Californians are enthusiastic about voting this year in key battleground congressional races, but Democrats eying Republican-held seats in hopes of flipping the House shouldn't get their hopes up too soon.
That's among the conclusions in the latest poll from the Public Policy Institute of California. It shows Republican likely voters who dominate conservative California strongholds prefer Republican candidates by a 2-1 margin, and the majority — 62 percent — want their members of Congress to work with President Donald Trump.
"To me, that means if you're a Democratic candidate running in those districts, you're going to have to have something more to say than we want a change from Donald Trump," said PPIC President and CEO Mark Baldassare.
The poll analyzed 10 House districts rated as competitive by the Cook Political report, including open seats in traditionally conservative-leaning Orange County. "There might be targets of opportunity" for Democrats, Baldassare said, but the poll was overall favorable for Republicans, even though 7 of the 10 went for Hillary Clinton over Trump in 2016.
"They may have gone Democratic in the last presidential race, but they did also elect Republicans to Congress," he said.
Of the 10 competitive seats, nine are held by Republican incumbents. Two of the GOP incumbents are vacating their seats — Reps. Darrell Issa of Vista and Ed Royce of Fullerton. The Democratic seat is held by Rep. Ami Bera, D-Elk Grove, who represents the 7th Congressional District, which covers suburban Sacramento County.
The remaining Republicans running for re-election, concentrated in the Central Valley and Orange County, are Reps. Jeff Denham of Turlock, Steve Knight of Lancaster, Dana Rohrabacher of Costa Mesa, David Valadao of Hanford, Mimi Walters of Laguna Niguel, Tom McClintock of Elk Grove and Duncan Hunter of Alpine.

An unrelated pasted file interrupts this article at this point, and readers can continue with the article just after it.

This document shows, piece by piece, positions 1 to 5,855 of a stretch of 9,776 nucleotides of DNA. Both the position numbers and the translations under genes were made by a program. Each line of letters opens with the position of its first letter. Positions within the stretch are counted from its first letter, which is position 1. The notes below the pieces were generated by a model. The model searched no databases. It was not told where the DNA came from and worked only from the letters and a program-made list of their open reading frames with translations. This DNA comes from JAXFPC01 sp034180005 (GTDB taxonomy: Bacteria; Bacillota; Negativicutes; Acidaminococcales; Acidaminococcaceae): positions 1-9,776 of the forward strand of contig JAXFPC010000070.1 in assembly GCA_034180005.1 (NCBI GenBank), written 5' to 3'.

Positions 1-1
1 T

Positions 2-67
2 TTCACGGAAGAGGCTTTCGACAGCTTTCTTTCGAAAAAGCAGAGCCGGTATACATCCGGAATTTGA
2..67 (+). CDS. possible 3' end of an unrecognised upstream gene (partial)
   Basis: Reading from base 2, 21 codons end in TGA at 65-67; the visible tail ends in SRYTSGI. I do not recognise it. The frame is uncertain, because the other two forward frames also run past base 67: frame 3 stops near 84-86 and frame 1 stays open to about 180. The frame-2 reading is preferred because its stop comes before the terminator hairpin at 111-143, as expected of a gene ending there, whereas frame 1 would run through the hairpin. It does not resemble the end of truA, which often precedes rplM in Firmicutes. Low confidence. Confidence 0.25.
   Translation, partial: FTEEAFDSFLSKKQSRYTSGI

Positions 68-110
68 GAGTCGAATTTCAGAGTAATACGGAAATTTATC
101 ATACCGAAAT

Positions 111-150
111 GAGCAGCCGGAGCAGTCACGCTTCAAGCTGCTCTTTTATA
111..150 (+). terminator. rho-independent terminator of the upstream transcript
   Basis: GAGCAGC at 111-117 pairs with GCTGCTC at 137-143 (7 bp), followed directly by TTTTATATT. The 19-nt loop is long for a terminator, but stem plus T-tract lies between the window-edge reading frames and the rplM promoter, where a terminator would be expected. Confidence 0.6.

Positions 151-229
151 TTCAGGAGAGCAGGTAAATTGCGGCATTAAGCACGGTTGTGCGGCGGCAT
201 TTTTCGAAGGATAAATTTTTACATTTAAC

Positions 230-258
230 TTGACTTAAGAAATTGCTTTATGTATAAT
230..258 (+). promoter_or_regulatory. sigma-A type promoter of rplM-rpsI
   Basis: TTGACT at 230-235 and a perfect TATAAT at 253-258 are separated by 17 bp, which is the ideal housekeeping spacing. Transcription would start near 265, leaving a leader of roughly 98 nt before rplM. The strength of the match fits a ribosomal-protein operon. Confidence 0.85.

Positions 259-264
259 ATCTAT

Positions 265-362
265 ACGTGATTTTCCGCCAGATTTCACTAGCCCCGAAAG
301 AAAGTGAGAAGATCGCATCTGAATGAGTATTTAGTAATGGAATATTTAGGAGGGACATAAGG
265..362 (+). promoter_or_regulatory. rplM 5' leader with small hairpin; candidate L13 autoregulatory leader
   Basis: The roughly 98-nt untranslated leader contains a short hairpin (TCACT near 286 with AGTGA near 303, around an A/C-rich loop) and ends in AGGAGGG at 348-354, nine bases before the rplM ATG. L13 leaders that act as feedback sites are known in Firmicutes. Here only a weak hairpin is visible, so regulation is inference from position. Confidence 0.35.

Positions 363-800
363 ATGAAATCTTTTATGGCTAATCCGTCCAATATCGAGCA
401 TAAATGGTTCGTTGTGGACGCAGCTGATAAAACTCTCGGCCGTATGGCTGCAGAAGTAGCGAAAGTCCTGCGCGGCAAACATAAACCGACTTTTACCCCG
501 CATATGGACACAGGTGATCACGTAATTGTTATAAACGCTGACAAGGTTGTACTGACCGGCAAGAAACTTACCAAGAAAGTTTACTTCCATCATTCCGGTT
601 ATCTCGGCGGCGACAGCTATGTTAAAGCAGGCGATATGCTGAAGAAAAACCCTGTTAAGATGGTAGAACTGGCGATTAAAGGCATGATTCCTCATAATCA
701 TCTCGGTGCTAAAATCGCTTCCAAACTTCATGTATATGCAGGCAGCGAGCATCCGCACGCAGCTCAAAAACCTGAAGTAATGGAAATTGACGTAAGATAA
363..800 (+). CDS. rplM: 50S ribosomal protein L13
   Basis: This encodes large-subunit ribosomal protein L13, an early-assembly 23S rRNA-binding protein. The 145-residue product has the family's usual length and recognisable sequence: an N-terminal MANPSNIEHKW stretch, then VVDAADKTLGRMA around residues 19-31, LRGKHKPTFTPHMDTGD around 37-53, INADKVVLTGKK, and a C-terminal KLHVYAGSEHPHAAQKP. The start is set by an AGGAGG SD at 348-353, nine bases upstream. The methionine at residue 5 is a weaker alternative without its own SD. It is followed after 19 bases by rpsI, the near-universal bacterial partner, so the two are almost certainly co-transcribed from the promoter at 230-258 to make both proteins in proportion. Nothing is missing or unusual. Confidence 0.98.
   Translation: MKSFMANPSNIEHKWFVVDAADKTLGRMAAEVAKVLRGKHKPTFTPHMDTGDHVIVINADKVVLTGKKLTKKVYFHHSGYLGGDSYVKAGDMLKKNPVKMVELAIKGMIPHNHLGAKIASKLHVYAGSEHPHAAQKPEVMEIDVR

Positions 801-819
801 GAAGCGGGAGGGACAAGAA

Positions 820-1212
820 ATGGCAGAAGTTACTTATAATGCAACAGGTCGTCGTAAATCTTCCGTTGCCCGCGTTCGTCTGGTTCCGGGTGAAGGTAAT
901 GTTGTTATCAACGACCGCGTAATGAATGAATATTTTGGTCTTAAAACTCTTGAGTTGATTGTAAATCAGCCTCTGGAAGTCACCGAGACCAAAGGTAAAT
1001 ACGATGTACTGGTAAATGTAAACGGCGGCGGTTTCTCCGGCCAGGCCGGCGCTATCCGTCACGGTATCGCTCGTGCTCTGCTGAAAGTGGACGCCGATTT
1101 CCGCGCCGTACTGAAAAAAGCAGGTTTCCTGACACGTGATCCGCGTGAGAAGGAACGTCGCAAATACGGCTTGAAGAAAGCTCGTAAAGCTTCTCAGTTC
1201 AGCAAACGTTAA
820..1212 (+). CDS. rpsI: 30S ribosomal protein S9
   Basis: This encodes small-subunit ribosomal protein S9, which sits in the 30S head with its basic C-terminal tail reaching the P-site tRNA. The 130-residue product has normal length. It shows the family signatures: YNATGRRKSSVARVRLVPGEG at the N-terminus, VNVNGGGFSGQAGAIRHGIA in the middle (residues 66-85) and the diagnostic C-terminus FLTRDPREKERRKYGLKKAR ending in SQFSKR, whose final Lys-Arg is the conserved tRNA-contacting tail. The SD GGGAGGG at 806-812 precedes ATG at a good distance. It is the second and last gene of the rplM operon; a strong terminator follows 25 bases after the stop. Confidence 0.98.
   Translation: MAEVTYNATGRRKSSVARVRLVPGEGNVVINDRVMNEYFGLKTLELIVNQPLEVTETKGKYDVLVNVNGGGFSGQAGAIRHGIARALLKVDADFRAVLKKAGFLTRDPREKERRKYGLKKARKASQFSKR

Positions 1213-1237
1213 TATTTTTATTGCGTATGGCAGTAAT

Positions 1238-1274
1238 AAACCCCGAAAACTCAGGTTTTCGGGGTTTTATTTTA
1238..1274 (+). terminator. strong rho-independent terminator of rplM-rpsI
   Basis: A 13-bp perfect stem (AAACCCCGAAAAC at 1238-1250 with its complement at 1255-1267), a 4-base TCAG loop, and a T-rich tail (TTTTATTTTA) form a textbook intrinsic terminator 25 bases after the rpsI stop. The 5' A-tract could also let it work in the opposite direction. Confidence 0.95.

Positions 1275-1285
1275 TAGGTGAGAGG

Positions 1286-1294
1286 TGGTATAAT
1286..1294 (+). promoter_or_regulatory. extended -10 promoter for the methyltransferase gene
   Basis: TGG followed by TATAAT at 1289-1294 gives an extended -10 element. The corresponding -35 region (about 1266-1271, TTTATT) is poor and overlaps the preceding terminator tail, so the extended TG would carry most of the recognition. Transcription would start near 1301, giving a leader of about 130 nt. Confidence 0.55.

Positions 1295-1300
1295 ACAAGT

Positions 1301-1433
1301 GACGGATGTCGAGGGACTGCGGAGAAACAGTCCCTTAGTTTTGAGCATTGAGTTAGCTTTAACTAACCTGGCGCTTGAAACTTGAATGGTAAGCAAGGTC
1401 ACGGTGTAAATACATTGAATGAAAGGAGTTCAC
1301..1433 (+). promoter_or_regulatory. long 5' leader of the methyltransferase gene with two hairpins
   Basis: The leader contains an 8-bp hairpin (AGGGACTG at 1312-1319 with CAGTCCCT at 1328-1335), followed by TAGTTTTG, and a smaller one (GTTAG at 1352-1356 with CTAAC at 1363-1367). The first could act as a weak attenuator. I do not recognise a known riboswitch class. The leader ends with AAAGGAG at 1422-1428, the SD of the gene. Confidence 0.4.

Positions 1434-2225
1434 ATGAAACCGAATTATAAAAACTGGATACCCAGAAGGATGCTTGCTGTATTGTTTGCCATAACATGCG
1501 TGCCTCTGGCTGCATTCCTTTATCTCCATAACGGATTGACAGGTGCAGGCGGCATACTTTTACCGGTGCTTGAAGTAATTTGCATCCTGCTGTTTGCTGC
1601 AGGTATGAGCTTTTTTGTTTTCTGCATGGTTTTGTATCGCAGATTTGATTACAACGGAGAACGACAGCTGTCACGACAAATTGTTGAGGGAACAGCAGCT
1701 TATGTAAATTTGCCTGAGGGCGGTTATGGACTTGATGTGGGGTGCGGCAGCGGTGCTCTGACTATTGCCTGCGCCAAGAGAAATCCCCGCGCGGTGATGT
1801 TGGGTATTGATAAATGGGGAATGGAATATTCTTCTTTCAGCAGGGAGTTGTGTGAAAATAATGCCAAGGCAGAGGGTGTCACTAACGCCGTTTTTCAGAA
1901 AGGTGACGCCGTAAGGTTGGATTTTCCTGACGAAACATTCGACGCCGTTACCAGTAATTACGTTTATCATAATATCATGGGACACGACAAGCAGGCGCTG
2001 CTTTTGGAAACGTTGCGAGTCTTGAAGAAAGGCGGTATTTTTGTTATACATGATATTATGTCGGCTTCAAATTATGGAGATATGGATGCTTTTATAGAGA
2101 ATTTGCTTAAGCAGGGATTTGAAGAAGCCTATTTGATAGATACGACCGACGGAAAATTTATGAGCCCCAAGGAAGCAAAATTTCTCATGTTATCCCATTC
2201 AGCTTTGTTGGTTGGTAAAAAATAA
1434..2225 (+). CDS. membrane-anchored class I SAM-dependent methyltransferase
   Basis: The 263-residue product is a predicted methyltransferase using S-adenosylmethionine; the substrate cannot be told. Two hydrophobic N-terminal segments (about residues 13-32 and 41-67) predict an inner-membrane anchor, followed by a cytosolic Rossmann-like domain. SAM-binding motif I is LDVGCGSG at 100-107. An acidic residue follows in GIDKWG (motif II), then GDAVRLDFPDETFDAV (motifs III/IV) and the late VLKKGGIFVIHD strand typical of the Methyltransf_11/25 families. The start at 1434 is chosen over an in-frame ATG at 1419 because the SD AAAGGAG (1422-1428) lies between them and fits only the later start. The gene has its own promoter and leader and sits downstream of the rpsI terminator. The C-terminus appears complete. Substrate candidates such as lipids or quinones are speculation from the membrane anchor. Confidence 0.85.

Though those areas are still deep red, Democrats statewide are more enthusiastic about voting than Republicans (56 percent to 42 percent). That could be a good sign for them come November. Democratic strategists say the key this fall is motivating Democrats, who haven't historically been reliable voters, to turn out, and capturing independents.
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SENATE RACE: The poll still has Sen. Dianne Feinstein far ahead of her chief Democratic rival, state Sen. Kevin de León. She has the support of 42 percent of likely voters to his 17 percent, it found.
SINGLE-PAYER: It showed 53 percent of likely voters support a government-run single-payer health care system, until taxes are mentioned, when it then falls to 41 percent. And high tax increases would be necessary to make such a system work.
IMMIGRATION: The poll also found 67 percent of likely voters believe immigrants benefit the state "because of their hard work and job skills," though more Democrats (86 percent) have that view than Republicans (75 percent).
GARCIA OUT FROM CHAIR OF WOMEN'S CAUCUS: Assemblywoman Cristina Garcia, who returned to work Wednesday, said she supports Assemblywoman Susan Talamantes Eggman, D-Stockton, officially taking over her role as chairwoman of the California Legislative Women's Caucus. Eggman became the acting interim chair when Garcia took a voluntary unpaid leave of absence from the Legislature in February.
Garcia sent a letter to the women's caucus this week saying "for the sake of ensuring the caucus has leadership that can give it all the attention it merits, I will be supporting the current leadership structure so I can focus on the needs of my constituents."
BROWN AT CHAMBER: Gov. Jerry Brown will speak this morning at the Sacramento Host Breakfast, a gathering of hundreds of the state's leaders in business, government, education and agriculture at the Sacramento Convention Center.